The Feed-in Tariff (FiT) program for LADWP has been up and running for nearly a year with the first two tranches in the books. Which raises the question: how have those proposals that were accepted, performed? Here’s our first take…
LADWP quietly posted some update statistics about its program the week before Christmas and we stumbled upon it while looking for information about the timing for the Third Trache (presumably set for later this month, although the DWP website simply says that launch info is “coming soon").
The FiT data comes in the form of an Excel spreadsheet, without supporting documentation, which leaves it open to interpretation.
Collectively, the data reports on 256 total projects, 136 from the first tranche and 120 from the second. Interestingly, the data only records three different status values for these projects: Cancelled, In-Progress and Waiting - there is no category in the data for “Completed".
From the first tranche, out of that total of 136 projects, 20 have been cancelled (14.7%), 45 are in-progress (33%) and 71 - over 52% - are listed as “waiting", though the data does not identify upon whom or what the projects have stalled. The data is somewhat more encouraging for the second tranche with only 1 project cancelled so far (0.8%), 64 are in-progress (53.3%) and 55 are waiting (45.8%). This trend suggests that as projects age they are more likely to either be cancelled or end up waiting on something.
The data tracks four milestone dates post lottery selection: Technical Screening Completed, Interconnection Study Completed, Customer Executed Contracts Received, and SOPPA Execution Date. Curiously, for the projects with a status of “waiting", not a single one of those dates is indicated. As it is hard to fathom how 110 out of 256 projects haven’t even passed the technical screening stage, we conclude that the “waiting” status is unreliable and needs to be corrected by DWP.
Turning to the cancelled projects, all but 3 of them reflect passing of the technical screening, and 15 of the 21 have completed interconnection studies. Since it is at that stage that you would expect a project to be dropped if the interconnection cost has turned out to be prohibitively expensive, it is not surprising that only seven got to the point of submitting their contracts. However, DWP had not executed any of those contracts according to the data. Which means that seven projects got so far as to submit binding contracts before dropping out.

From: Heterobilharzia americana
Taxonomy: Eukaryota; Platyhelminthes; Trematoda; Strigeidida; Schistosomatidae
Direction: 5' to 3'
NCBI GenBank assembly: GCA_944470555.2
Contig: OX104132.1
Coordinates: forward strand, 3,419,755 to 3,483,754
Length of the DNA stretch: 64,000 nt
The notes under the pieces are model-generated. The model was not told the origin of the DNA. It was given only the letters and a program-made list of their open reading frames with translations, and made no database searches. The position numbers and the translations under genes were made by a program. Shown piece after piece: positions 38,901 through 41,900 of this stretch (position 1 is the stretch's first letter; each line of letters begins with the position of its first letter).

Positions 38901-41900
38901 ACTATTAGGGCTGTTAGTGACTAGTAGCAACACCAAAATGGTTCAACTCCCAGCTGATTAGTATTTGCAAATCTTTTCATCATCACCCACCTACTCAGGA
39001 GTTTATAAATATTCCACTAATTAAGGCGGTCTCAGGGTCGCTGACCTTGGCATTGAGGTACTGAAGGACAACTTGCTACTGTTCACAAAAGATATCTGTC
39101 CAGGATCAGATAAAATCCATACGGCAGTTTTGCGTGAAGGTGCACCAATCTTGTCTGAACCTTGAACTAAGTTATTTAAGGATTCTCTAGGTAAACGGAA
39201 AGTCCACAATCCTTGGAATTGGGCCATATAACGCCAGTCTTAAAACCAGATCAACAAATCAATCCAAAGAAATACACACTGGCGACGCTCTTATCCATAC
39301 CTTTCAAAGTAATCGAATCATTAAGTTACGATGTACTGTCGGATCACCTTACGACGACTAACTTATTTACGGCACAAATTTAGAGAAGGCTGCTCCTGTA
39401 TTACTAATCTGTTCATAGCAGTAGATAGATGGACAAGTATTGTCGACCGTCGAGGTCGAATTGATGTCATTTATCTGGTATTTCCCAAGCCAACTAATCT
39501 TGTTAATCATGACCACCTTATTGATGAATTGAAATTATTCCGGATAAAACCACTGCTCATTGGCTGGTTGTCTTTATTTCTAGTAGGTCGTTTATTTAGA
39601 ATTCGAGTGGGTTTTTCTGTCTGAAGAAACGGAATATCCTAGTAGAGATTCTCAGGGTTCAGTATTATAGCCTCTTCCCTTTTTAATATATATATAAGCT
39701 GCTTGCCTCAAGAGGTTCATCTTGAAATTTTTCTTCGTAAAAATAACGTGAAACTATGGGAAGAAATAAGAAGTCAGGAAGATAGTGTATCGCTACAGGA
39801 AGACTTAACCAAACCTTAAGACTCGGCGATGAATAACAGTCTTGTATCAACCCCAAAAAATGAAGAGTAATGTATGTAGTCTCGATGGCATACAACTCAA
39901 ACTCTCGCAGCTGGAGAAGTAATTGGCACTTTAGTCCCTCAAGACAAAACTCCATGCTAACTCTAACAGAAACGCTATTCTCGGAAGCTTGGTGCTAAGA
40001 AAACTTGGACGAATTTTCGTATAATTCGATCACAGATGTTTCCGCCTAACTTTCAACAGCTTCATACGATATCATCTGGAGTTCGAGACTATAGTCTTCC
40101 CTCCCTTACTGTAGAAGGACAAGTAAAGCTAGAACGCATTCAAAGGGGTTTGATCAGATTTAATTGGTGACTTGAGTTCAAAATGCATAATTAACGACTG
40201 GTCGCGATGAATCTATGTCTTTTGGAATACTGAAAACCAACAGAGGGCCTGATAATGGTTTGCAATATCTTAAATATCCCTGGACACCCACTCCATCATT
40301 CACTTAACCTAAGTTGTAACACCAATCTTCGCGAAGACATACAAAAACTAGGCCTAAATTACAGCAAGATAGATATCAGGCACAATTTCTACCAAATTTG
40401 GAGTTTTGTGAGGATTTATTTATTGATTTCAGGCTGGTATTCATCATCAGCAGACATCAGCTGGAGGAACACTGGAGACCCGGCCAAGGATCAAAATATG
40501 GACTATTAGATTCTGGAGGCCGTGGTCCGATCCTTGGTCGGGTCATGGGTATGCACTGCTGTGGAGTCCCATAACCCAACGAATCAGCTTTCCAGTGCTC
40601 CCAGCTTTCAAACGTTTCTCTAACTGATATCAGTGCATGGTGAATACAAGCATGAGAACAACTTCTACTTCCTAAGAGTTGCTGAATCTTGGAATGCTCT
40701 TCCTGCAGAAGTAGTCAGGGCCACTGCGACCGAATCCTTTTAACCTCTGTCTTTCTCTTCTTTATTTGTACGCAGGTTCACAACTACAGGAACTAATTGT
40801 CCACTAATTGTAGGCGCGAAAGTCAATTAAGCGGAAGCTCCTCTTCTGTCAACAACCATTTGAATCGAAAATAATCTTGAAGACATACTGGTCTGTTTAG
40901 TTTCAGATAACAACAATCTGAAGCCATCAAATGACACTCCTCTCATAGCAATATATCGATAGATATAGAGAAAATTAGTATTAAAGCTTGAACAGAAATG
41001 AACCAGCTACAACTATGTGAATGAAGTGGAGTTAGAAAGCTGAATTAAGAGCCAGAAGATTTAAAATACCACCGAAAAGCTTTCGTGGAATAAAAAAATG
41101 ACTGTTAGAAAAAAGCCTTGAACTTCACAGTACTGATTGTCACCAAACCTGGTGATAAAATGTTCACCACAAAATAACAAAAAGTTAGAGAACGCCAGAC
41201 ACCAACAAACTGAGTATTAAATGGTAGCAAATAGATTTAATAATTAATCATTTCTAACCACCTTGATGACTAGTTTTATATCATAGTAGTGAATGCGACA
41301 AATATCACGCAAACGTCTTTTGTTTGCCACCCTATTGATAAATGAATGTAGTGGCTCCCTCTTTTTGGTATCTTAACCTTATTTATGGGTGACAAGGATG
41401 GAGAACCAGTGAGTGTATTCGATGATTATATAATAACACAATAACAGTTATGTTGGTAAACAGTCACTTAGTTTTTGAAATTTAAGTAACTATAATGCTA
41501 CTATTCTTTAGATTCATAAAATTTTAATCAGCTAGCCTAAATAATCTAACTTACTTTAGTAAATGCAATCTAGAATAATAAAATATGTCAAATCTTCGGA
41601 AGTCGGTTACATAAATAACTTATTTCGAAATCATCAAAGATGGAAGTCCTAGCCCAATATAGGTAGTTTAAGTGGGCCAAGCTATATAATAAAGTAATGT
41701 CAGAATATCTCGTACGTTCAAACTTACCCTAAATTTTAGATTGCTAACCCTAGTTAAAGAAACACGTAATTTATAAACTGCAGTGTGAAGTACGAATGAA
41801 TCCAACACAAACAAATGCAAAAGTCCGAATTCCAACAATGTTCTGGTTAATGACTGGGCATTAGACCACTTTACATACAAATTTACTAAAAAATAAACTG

Which leaves the category of “in-progress” projects. Out of a total of 109 so designated projects, only three have executed contracts from DWP, and all three of those were executed on September 13, 2013. This makes for a pretty dramatic winnowing process:
109 start -> 89 pass screening ->31 complete interconnection study -> 20 submit contracts -> 3 have those contracts executed, nearly a year after the process began (all of those with executed contracts came from last February’s first tranche).
Unfortunately, the data does not reveal why we are looking at such a dismal success rate one year on. Perhaps things would look different if the “waiting” segment were more revealing, but it is not.
Here’s hoping that 2014 will provide both greater success in getting projects over the finish line, as well as greater clarity in the process.
We wrote last month about how Glendale was late getting to its required Feed-in Tariff program and that the design that they were advancing was seriously flawed. Well the window on the FiT has finally opened and guess what - it is worse than we thought!
When we first looked at the details of GWP’s FiT we were concerned that there had been no public input into the program’s design. Moreover, the amounts that were going to be offered - based on the staff’s report to the City Council - revealed energy prices so low that no intelligent developer would go anywhere near the program.
The published proposed price for FiT energy - 9.292¢/kWh for peak time delivery and 7.251¢/kWh for off-peak - were well below what a program needed to be subscribed. In fact, those prices were very close to what was being offered in Anaheim and Riverside - two program which had not seen a single FiT application in two years!